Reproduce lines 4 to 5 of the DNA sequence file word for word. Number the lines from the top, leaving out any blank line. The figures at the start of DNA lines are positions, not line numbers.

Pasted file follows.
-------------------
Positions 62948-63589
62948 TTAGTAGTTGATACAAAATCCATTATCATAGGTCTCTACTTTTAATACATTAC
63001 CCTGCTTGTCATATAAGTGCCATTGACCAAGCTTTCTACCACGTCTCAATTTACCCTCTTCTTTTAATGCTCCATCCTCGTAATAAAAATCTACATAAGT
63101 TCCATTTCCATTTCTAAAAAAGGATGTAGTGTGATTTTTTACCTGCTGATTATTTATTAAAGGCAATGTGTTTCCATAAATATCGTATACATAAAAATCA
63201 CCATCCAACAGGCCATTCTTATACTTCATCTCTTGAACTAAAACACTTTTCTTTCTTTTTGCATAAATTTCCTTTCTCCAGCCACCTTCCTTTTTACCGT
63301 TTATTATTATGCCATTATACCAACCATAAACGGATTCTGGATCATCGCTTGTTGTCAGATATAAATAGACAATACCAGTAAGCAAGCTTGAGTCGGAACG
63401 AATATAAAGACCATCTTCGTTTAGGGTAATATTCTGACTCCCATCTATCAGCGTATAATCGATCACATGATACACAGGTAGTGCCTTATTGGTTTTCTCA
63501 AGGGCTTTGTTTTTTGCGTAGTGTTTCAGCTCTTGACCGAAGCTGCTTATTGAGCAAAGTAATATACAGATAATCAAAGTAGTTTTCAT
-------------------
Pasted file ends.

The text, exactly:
63101 TCCATTTCCATTTCTAAAAAAGGATGTAGTGTGATTTTTTACCTGCTGATTATTTATTAAAGGCAATGTGTTTCCATAAATATCGTATACATAAAAATCA
63201 CCATCCAACAGGCCATTCTTATACTTCATCTCTTGAACTAAAACACTTTTCTTTCTTTTTGCATAAATTTCCTTTCTCCAGCCACCTTCCTTTTTACCGT